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Better Buy: Costco vs. GameStop

It doesn't seem like a fair fight. Pitting Costco Wholesale (NASDAQ: COST) against GameStop (NYSE: GME) seems to have all the makings of a financial blowout. Costco is a rock star warehouse club operator with a future that brightens with every passing year. GameStop is a struggling small-box retailer clinging to fading remnants of the physical distribution of video games.

However, pull up the stock charts and things start to get interesting. Costco has been a steady producer, and its 30% year-to-date gain is trouncing the market's 12% climb in 2020. GameStop's performance puts both of those measuring sticks to shame. GameStop shares have nearly doubled this year, up 98% through Monday's close. GameStop stock has more than quadrupled since its springtime bottom. Suddenly this bout of two very different retail chains gets a lot more interesting.

Image source: Getty Images.

Mind the gap

There's a mammoth difference in scope between Costco and GameStop. A Costco warehouse averages 145,000 square feet. It's a giant. GameStop occupies small-box locations in strip malls. The typical store takes up less than 2,000 square feet.

A few years ago no one questioned the GameStop model. It was a cash cow, largely because of its small size. There was little overhead with the small leased spaces and minimal staffs. Customers spent big bucks on video games, consoles, and accessories. GameStop would use the money raining in to bankroll beefy dividends and aggressive share buybacks that would improve profitability on a per-share basis.

It's a different world these days. Net sales are declining sharply for the third year in a row. This will be the third consecutive year of steep losses. The last of the quarterly dividend checks went out 20 months ago, and there's no hope of those payouts returning anytime soon.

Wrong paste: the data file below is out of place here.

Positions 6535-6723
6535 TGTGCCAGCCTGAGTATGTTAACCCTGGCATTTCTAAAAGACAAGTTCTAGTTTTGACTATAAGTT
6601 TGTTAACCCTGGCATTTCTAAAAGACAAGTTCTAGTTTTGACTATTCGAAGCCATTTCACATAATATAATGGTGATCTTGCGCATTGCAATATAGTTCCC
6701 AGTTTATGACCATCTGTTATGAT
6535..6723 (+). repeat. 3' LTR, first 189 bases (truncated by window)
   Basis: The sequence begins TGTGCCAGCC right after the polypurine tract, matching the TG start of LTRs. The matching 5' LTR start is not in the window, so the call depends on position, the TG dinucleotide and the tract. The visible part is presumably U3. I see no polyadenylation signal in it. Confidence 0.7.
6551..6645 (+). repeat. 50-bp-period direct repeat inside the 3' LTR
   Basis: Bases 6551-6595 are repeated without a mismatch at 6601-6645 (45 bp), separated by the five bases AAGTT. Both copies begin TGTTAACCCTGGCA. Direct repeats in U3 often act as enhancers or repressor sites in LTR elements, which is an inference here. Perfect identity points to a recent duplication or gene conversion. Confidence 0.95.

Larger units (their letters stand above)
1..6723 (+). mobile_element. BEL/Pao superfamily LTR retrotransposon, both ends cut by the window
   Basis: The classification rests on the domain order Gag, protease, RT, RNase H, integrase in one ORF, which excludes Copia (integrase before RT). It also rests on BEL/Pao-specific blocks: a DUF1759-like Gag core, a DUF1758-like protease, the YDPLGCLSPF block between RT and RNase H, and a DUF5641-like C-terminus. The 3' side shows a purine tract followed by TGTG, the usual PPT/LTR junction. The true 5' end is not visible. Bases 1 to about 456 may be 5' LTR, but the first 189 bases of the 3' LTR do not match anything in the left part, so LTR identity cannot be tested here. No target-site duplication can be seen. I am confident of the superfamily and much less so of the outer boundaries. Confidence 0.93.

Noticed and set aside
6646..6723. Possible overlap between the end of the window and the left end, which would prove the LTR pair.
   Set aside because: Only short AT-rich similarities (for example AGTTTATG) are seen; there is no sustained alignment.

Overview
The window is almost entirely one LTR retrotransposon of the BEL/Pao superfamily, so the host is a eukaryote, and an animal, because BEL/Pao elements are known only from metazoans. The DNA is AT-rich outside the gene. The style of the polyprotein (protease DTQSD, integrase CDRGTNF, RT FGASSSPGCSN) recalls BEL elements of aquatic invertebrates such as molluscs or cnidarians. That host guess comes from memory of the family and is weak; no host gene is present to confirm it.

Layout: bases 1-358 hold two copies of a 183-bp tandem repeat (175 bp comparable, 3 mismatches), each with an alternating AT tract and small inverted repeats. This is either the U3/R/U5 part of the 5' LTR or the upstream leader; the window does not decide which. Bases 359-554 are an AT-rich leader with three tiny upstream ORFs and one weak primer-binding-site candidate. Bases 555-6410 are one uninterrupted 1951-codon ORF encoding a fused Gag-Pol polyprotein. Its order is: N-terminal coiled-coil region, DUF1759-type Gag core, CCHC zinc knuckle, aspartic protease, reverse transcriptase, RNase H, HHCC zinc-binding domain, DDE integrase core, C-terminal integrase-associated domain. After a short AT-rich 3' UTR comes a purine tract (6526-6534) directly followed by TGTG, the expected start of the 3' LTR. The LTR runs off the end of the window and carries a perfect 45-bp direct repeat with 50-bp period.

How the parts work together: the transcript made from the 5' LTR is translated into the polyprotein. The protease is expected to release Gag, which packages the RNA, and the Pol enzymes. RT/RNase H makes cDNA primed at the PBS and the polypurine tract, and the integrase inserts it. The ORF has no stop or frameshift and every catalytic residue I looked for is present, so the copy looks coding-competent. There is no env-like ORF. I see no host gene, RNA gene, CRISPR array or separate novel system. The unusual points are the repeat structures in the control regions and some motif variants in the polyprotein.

Digital delivery has doomed GameStop. It still sells hardware -- when a more nimble e-commerce player doesn't score there first -- but that has always been its lowest-margin business. GameStop's model in its prime feasted on the resale of games and gear, always its highest-margin business. Gamers still buy hot new titles, but developers and console makers now reach out to players directly to extend the life of the physical diversions.

GameStop did trigger a huge short squeeze last month after announcing a deal with Microsoft (NASDAQ: MSFT) ahead of this month's new Xbox launch. Microsoft will help improve GameStop's back-end solutions, but the retailer will also score some downstream revenue from everyone it nudges into Microsoft's ecosystem. It's a savory notion, but GameStop is ultimately grasping at straws here. The slow fade will continue.

Active stock

Costco is holding up a lot better despite its shares being a relative laggard to GameStop. As GameStop retreats, Costco grows. It's not up to 800 warehouse clubs worldwide. Costco has actually gotten better during the pandemic. Adjusted comps soared 14.4% last month, following similar year-over-year bursts in the low teens through the summer.

Costco's payouts will never match peak GameStop, but that's not a bad thing. Capital appreciation is the real driver here. The 0.7% yield is just a diversion, but every so often Costco comes through with a special one-time distribution like the $10 a share dividend it announced on Monday.

There's no denying who is the better retailer, and it's Costco by a country mile. However, investors want to know which one will be the better retail stock -- and that's an entirely different question. GameStop has battled back since being discarded weeks into the COVID-19 sell-off earlier this year. There are a lot of people betting against GameStop, explaining why it's been able to surge on pedestrian news. A short squeeze can be wonderful thing to see if you're long a stock.

I won't shock you. I'm still tapping Costco as the better stock. GameStop's going to have a few spikes on the way down, but that's ultimately where it's heading. Activist investors rattling the cages can't help change reality here. Costco is the one that will continue to ascend in popularity, and that ascent will also apply to the warehouse club operator's all-weather stock.

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Teresa Kersten, an employee of LinkedIn, a Microsoft subsidiary, is a member of The Motley Fool's board of directors. Rick Munarriz owns shares of Costco Wholesale. The Motley Fool owns shares of and recommends Costco Wholesale and Microsoft. The Motley Fool recommends GameStop and recommends the following options: long January 2021 $85 calls on Microsoft and short January 2021 $115 calls on Microsoft. The Motley Fool has a disclosure policy.


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